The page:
Where time has stood still on the Silk Road

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Where time has stood still on the Silk Road

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The dome of a mosque next to Poi-Kalon minaret.

UZBEKISTAN - After a four-hour ride along a bumpy, rugged road from Samarkand, in the far distance appears the oasis city of Bukhara.

The first impression of Bukhara isn’t like any other. It’s hard to find words to describe the beauty it presents.

With its narrow, 2,300-year-old streets and low domes, Bukhara is anything but a colorful modern city. Unlike the vast industrialization of Tashkent or the well-preserved Samarkand, Bukhara’s monotonous, bleak sandiness still recalls the medieval oasis at which Silk Road merchants on camels once stopped to quench their thirst and rest their feet in their long journey between east and west.

At dusk and dawn, the ancient buildings, basking in the orange sun, mesmerize with their splendor and elegance.

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A merchant plays a stringed Uzbek instrument in a bazaar in Bukhara.By Lee Ho-jeong

Here, history isn’t buried or preserved. Modern and ancient coexist and the streets and people are more alive than in bigger cities.

Local merchants still trade carpets, silks, silver platters, cashmere shawls and paintings.

Even a public bathhouse that has been passed down from generation to generation is in use, with hot steam rising from the ground and filling an ancient cave that was once occupied by Silk Road merchants.

In Sanskrit, Bukhara means “monastery.” Several historically significant religions have passed through this ancient city. First it was Buddhism, which traveled from India to the far end of Asia. Then came Zoroastrianism.

The oasis city settled with Islam in the eighth century and has been living by the teachings of the Koran ever since.

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The Ismail Samani Mausoleum. By Lee Ho-jeong

The various religions have left their mark, melding into a mixture of styles that help create the city’s unique look. Even today, just 20 meters below ground, archeologists are digging up artifacts from Buddhist and Zoroastrian shrines.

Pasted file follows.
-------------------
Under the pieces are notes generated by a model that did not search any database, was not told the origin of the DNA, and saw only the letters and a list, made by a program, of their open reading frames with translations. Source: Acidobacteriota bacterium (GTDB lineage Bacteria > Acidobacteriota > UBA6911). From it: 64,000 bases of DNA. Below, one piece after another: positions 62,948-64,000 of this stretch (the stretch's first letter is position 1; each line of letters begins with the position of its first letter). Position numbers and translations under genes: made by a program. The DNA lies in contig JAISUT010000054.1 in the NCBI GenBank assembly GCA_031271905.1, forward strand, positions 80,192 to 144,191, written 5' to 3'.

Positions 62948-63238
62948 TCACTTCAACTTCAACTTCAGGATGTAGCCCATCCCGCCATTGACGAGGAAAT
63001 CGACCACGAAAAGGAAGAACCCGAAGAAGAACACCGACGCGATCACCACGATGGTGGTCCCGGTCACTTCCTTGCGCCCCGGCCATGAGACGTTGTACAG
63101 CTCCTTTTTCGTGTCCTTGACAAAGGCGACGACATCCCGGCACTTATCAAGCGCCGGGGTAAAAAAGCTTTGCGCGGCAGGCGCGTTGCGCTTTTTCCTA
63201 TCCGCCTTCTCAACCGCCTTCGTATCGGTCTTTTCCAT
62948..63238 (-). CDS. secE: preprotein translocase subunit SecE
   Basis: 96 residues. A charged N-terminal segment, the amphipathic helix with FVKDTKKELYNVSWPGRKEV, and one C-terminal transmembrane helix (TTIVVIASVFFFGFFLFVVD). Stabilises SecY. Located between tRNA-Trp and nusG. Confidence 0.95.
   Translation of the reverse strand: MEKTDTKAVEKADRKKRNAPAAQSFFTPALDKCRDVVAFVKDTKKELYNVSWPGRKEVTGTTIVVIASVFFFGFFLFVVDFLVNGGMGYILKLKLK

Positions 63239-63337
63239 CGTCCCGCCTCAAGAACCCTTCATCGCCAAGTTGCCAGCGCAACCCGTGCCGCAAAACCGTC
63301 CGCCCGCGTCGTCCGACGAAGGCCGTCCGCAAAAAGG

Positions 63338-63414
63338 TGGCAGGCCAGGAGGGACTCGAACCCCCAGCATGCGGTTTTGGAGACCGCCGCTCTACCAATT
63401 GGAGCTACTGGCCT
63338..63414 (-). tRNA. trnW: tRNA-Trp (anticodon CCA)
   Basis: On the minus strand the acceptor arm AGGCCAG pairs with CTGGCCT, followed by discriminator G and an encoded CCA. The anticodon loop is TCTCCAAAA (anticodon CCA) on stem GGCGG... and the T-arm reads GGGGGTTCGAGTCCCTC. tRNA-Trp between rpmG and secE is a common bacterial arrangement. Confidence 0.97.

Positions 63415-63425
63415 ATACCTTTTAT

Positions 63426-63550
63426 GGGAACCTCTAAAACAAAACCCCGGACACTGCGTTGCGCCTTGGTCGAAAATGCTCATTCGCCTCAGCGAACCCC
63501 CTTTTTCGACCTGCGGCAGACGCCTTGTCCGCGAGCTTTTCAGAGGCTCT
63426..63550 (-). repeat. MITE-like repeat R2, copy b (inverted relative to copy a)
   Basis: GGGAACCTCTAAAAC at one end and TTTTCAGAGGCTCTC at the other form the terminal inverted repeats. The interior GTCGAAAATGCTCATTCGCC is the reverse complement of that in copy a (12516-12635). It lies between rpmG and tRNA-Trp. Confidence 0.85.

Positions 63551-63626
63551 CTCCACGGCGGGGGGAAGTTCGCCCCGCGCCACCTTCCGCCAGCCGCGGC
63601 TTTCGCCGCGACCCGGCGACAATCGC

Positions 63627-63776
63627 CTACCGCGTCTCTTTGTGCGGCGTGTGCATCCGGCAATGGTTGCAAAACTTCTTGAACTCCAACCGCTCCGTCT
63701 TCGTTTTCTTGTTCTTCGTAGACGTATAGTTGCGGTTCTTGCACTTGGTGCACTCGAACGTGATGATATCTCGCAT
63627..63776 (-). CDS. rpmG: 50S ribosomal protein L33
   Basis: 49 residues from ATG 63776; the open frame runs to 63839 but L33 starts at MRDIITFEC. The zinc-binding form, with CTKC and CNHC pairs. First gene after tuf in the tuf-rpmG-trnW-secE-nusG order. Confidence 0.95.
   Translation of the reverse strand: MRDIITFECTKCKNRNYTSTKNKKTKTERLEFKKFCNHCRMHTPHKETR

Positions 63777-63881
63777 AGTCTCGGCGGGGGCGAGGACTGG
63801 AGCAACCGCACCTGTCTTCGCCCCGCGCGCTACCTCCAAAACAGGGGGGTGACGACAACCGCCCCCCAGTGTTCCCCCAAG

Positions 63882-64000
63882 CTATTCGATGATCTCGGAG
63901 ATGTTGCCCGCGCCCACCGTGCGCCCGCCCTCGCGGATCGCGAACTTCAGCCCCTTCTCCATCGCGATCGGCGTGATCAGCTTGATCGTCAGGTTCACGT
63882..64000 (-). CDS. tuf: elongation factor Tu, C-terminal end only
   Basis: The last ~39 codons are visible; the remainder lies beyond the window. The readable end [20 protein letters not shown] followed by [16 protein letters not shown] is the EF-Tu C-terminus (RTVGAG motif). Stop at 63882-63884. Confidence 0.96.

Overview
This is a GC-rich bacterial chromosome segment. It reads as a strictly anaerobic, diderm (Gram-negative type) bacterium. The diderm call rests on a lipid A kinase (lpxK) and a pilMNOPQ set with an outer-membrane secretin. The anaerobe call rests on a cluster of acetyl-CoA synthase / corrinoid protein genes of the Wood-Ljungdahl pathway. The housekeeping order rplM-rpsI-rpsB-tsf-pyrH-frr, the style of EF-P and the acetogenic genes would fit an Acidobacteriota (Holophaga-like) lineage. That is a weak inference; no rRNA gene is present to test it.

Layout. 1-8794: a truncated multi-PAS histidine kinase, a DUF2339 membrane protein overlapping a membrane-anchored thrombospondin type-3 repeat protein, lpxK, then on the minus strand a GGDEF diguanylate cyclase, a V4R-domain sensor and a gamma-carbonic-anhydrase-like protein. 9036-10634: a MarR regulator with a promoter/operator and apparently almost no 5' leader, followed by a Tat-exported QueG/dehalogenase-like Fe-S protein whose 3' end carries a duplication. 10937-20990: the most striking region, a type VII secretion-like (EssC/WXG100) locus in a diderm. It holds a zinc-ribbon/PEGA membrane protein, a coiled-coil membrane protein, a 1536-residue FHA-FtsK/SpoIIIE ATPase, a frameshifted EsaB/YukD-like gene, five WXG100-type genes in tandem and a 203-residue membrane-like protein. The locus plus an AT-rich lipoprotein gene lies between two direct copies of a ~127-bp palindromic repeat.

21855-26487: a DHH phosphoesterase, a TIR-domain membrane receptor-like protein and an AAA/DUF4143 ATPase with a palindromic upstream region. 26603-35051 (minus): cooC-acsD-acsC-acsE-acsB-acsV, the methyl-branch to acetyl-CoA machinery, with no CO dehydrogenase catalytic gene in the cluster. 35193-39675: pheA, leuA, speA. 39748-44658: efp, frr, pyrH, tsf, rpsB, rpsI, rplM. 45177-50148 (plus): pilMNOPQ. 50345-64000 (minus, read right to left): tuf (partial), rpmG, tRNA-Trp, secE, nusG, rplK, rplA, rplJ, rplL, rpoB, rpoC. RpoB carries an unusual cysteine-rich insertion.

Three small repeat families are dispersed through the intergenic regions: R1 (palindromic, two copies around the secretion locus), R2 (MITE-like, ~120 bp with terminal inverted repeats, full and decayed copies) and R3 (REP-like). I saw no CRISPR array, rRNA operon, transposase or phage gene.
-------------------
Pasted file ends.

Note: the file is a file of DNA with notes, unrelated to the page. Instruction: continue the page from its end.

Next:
Evidence that the city was an oasis along the rich Silk Road lies in the many ponds known as hauz. There are over 100 hauz within the small city.

One of the most famous is the Labi Hauz. Today, next to the square pond is an open-air cafe that sells lamb dishes and other Uzbek food.

On either side of the hauz are the Kukaldosh Madrassah and the Nadira-Divan-bigi Hanaka.

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Uzbek dancers perform during dinner at Kulkadosh. By Lee Ho-jeong

Kukaldosh was once used by merchants as a top-quality shelter also known as a caravansarai. It was later converted into a madrasah, where student clerics studied history, religion, math and science.

Upon entering the Kukaldosh compound, visitors are greeted by a wide, open space surrounded by a single white two-story building. On each floor are small rooms that served as resting places for merchants.

Kukaldosh today also accommodates restaurants and stores selling different products, including carpets and traditional Uzbek puppets.

At night, traditional song and bedazzling dance performances entertain visitors and diners.

Across from Kukaldosh and the oasis pond is Nadira-Divan-bigi.

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The exterior of Kukaldosh. By Lee Ho-jeong

Nadira-Divan-bigi Hanaka was the temporary shelter for Darvesh, or Islamic monks, who passed their days in prayer and abiding by the teachings of the Koran.